• Nutrients
  • Toxins
  • Nutrient/Toxin Interactions
2 work with the right animals
2. Work with the right animals
  • Young
  • Female
  • Healthy
  • Manageable

in Number and Temperament

3 build on how animals learn
3. Build on how animals learn
  • Reduce fear of new things
  • Make the unfamiliar seem familiar
4 test animals in trial pastures
4. Test animals in trial pastures
  • Small
  • Provide a variety of forages
slide59

Sometimes they may all look alike . . .

. . . but

each one is a unique individual

slide60

Mean

Number of Individuals

Ability to Cope with Toxin X

Requirement for Nutrient X

food preferences
Food Preferences

Intake (g/d)

Individual lamb

mixed ration vs choice
Mixed Ration vs Choice

Choice cost 19% less to feed than mixed.

Cattle were able to meet individual needs.

finishing your cattle
Finishing Your Cattle
  • Expose young animals with their mothers to foods they will eat in the feedlot or to a variety of foods.
  • Use across the fence weaning techniques.
  • Remove cows and leave calves.
  • Introduce animals to high concentrate foods slowly.
  • Let animals balance their own ration. Give animals choice of appropriate foods.
mixtures versus blocks

Pasture Design

x o x o x o x o x o x o

ox o x o x o x o x o x

x o x o x o x o x o x o

ox o x o x o x o x o x

x o x o x o x o x o x o

ox o x o x o x o x o x

x x x o o o x x x oo o

x x x o o o x x x oo o

x x x o o o x x x oo o

x x x oo o x x x oo o

x x x oo o x x x oo o

x x x oo o x x x oo o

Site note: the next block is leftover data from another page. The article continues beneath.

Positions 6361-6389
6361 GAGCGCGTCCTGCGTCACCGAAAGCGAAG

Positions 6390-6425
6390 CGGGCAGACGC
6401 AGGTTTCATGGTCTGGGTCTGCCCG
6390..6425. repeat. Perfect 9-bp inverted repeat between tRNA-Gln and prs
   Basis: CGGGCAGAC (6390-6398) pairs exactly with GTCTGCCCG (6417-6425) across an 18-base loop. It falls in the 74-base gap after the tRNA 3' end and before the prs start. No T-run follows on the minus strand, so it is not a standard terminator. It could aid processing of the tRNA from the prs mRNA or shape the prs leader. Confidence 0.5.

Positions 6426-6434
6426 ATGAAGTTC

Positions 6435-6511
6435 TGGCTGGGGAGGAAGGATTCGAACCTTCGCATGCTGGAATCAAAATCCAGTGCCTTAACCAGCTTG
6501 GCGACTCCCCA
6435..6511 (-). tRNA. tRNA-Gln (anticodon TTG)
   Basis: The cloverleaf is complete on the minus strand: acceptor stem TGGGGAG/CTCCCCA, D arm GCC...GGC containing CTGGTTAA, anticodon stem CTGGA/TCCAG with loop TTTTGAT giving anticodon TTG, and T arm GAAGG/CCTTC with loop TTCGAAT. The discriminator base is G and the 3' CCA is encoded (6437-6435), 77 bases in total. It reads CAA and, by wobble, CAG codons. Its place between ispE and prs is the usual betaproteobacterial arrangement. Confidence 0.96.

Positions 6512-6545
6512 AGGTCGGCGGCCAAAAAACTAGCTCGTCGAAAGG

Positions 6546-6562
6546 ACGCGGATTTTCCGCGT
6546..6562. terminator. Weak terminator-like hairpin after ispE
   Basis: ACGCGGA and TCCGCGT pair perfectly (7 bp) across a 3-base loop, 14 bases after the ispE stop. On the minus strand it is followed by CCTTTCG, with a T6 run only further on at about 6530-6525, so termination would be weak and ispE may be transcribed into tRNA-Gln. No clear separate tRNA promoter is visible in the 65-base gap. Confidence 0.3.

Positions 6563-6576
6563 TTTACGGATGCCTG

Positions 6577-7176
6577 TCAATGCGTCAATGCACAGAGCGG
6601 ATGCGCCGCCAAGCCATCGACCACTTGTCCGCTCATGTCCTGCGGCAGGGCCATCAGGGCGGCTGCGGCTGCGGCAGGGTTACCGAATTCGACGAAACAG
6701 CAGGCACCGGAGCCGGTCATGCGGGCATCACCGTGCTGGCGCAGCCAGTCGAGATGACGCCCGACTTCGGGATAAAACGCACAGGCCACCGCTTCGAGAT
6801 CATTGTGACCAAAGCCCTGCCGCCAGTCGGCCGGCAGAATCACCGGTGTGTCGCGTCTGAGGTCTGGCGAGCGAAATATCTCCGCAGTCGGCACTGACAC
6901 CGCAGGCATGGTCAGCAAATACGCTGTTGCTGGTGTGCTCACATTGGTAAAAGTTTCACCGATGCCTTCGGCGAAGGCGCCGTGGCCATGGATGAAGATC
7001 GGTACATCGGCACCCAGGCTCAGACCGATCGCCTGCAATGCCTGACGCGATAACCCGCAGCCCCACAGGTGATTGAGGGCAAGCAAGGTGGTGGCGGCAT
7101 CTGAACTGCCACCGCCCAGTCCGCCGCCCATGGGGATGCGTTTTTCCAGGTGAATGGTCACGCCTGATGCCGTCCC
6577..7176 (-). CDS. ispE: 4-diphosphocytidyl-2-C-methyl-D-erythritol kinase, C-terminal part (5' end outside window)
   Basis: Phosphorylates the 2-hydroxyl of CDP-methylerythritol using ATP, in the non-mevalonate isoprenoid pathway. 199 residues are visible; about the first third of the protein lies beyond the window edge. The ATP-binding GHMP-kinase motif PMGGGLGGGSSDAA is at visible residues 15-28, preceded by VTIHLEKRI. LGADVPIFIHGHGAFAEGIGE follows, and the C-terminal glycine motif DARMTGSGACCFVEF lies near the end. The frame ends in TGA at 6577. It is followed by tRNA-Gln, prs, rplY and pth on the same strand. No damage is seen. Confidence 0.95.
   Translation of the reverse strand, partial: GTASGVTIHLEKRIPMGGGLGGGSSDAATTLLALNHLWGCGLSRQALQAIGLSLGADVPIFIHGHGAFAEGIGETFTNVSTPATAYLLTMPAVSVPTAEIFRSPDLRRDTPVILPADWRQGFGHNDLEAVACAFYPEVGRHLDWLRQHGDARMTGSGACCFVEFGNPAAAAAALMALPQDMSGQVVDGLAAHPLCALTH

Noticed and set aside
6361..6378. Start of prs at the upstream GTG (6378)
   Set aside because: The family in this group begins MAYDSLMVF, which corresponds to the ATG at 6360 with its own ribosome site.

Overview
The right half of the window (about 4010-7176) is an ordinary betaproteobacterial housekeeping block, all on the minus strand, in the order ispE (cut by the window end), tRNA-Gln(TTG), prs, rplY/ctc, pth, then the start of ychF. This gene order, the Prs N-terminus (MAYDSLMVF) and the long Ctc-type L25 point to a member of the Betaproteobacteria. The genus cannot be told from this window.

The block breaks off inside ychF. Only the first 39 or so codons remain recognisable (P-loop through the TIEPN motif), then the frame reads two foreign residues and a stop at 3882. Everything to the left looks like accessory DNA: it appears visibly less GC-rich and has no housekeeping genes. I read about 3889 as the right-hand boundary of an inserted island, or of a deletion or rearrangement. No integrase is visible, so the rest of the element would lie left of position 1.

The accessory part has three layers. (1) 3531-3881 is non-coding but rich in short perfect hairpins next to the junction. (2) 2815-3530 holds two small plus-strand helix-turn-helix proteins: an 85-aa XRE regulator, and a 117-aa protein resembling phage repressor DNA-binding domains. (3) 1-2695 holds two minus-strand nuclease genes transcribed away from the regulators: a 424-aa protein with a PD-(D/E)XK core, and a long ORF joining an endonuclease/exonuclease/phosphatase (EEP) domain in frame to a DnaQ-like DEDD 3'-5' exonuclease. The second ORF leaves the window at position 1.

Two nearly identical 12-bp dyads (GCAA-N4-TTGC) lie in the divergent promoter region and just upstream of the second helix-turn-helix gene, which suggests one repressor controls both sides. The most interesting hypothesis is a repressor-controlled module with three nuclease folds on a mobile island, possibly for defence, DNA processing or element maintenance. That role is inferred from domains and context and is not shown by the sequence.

Mixtures versus Blocks

increases in production on grass clover pastures
Increases in Production on Grass-Clover Pastures

Sheep

25% increase in daily dry matter intake (265 g/d)

Dairy Cattle

11% increase in milk production (2.4 kg/cow/d)

d iversity enables individuals to regulate intake of nutrients and toxins
Diversity enables individuals to regulate intake of nutrients and toxins

Planting Pastures

slide70

Moving to New Locations

Buy replacement animals from areas that are similar to where his cattle forage.

poisonous plants

Poisonous Plants

Gila versus Apache Counties

slide73

Ease the transition

with familiar foods

slide76

1994

2001

slide77

1995

1998

slide80

Low moisture blocks (LMB) contain 2 – 4 % moisture.

  • LMB are available in 125 - 250 lb containers.
  • LMB (250 lb) only need to be replaced about once every 2 weeks when fed 1 barrel per 25 cows.
slide81

Low moisture block (LMB) effectively increased and focused grazing in moderate terrain.

LMB attracted cows to graze difficult terrain that typically was not used.

slide83

Training is critical for supplement to be an effective tool to improve grazing distribution.

  • Animals must also know where supplement is located.
oxalate toxicosis

Illness

GrainAcidosis

Tannin

Toxicosis

OxalateToxicosis

Medicines

Bentonite

Dicalcium

Phosphate

Polyethylene

Glycol

slide87

Sheep learn to take their medicine

Control – Medicines not paired with illness

Treatment- Medicines paired with illness

correct

correct

correct

correct

slide88

Medicines

Sheep learn to prefer foods that alleviate bloat.

Sheep with internal parasites eat more foods that contain tannins than sheep without parasites.

Sheep infected with parasites avoid grazing tall patches of grass and prefer short grass.

slide89

The question isn’t:

Do animals learn?

They learn everyday.

The question is:

Do we as managers want to be

part of the process?

slide90

extension.usu.edu/behave

Department of Wildland Resources

email: beth.burritt@usu.edu